Aug.-VOL. XLI. NO. CLXIV.
and almost undirected force, and constituting one amongst many millions of similar movements. This chaos of the elements of intellectual agency is no less a characteristic of the time, than is that general impulse called “ the spirit of the age,” nominally and practically that desire of extreme and ultimate improvement, thus derived and thus formed, that would, if it were permitted, neither make stop nor stay till the “ perfectibility": is accomplished, which a good many of the generation immediately preceding us believed might be achieved by the exertion of an imaginary energy, and which, though latent, they maintained to be an inherent and essential portion of the nature of man. He then who would begin such a survey must fix his most profound regard upon this principle, for by its activity alone will he be enabled to account for the various appearances that vex and disturb the ever-changing surface his field of vision embraces.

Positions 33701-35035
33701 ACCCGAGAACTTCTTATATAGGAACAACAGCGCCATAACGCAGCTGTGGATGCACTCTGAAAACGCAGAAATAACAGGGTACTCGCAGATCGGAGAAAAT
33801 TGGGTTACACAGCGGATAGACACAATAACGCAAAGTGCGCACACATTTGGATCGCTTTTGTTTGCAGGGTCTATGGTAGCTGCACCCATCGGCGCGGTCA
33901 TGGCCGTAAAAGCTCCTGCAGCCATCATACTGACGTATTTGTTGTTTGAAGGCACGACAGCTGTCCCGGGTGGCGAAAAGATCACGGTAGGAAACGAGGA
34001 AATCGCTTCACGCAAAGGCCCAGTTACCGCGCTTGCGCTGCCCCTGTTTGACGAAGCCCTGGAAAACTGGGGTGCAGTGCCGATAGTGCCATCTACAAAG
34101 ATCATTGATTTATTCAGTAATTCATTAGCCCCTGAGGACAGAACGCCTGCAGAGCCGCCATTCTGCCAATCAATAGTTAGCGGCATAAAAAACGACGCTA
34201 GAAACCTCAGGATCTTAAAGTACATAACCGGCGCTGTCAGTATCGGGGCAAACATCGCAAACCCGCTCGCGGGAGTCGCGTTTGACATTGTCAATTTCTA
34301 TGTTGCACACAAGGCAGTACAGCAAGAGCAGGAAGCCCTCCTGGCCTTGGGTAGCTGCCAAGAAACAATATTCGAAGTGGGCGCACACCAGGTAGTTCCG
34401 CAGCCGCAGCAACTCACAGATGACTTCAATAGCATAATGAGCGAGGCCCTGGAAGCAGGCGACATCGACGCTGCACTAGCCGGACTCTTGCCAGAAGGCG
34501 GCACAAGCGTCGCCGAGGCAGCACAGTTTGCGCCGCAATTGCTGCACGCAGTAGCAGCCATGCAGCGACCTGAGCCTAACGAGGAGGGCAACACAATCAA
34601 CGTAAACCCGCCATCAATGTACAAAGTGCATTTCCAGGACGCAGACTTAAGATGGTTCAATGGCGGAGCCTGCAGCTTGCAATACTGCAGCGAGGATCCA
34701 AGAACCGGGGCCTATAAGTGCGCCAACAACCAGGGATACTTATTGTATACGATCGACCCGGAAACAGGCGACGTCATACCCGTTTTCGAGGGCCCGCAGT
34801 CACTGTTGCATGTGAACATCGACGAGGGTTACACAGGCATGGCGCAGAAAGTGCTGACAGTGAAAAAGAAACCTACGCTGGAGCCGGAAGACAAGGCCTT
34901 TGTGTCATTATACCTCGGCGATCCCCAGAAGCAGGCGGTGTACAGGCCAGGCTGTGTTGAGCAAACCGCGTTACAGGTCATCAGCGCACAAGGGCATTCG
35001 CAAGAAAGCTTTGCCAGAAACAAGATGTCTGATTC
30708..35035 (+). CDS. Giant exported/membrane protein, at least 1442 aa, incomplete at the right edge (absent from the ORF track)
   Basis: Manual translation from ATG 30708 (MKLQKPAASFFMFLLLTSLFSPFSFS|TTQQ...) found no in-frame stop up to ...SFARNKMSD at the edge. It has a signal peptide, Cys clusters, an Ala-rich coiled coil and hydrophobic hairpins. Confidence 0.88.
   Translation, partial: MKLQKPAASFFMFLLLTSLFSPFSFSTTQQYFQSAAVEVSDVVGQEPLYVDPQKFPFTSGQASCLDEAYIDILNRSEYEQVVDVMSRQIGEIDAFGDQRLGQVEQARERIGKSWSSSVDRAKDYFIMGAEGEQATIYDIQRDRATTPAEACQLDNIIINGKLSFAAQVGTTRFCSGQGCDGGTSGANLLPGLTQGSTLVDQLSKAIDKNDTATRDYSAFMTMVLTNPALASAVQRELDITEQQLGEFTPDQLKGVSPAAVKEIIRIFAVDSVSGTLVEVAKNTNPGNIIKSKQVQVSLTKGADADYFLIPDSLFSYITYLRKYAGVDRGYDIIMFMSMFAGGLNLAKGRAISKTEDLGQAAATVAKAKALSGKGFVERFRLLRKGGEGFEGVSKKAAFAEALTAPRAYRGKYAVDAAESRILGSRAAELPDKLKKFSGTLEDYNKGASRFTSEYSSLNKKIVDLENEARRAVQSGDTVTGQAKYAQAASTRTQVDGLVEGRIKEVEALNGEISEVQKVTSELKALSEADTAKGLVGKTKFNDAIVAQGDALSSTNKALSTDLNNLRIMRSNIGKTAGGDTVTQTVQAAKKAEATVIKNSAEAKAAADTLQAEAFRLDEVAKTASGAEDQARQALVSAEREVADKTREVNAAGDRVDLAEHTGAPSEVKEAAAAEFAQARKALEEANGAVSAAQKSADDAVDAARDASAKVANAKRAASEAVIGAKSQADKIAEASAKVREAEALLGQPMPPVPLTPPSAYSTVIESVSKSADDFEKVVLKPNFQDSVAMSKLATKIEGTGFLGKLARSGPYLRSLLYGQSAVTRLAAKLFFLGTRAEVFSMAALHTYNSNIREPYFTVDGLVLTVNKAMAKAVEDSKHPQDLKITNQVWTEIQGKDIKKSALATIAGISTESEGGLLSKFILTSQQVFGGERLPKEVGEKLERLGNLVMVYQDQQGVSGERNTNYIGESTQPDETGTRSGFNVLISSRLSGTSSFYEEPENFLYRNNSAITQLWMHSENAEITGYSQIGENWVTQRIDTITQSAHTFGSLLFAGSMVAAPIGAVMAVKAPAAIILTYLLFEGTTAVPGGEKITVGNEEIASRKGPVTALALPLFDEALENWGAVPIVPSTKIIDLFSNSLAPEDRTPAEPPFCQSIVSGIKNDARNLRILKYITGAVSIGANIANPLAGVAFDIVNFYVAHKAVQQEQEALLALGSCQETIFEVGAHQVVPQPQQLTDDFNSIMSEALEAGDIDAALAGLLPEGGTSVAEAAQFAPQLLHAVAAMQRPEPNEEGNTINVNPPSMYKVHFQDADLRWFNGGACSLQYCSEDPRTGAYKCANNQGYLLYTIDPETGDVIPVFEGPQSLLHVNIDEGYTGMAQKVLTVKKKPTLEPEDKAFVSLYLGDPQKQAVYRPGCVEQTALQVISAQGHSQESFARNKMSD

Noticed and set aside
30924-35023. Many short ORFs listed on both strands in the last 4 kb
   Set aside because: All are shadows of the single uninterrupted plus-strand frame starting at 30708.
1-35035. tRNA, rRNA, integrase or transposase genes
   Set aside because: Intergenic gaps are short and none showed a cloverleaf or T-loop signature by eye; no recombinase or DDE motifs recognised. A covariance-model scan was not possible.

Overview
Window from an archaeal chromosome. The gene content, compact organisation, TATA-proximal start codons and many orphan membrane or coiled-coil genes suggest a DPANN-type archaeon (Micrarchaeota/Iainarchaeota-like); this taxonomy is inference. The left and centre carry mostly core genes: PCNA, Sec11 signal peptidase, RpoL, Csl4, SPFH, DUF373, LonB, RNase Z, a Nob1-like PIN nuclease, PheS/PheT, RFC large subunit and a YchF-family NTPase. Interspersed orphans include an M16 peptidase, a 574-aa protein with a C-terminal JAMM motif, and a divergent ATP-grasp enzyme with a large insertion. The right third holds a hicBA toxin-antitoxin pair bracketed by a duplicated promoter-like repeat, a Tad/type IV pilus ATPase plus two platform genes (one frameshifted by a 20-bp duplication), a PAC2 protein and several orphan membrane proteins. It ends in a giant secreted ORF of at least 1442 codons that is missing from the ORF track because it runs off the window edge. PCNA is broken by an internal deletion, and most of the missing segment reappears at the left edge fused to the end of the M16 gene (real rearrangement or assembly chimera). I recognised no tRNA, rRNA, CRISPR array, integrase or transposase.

Nor does this principle contravene the tendency to effect objects by the concentrated efforts of masses of men, we see pervading almost all public operations; for this it is, not to speak irreverently, imaging while it performs the intention of Creative Wisdom, this it is which plants the seeds of their dissolution even at the moment it gives birth to associations powerful almost beyond control in their beginnings, feeble even to absolute nothingness in their end. While the understanding is strongly drawn to one pursuit, and constantly employed in it, uniformity of thinking, no less than the acquaintance with its several bearings thus acquired, engenders a confidence that impels the man to rely upon his own strength and his own superiority, whether real or imaginary. A multiplicity of objects, on the contrary, while it extends the perception of things necessary or desirable, inevitably weakens the reliance which the individual is, in the other case, induced to place upon his own means; and the very facility. allures him to conceive, that by lending a part of his ability to general combinations, he may successfully exert his force in many ways. But it not less certainly happens that the want of intensity brings on indifference and mutability, to say nothing of that overweening self-opinion, and consequent contempt of others, which follow a little learning; and by the action of these subtle solvents, the ill-compacted mass soon precipitates and crumbles to pieces. This appears to explain the ever-changing fickleness of all republican forms; this, too, is the reason why Governments of another mould have so little cause to dread any lasting effect from the combinations or os unions” of numbers.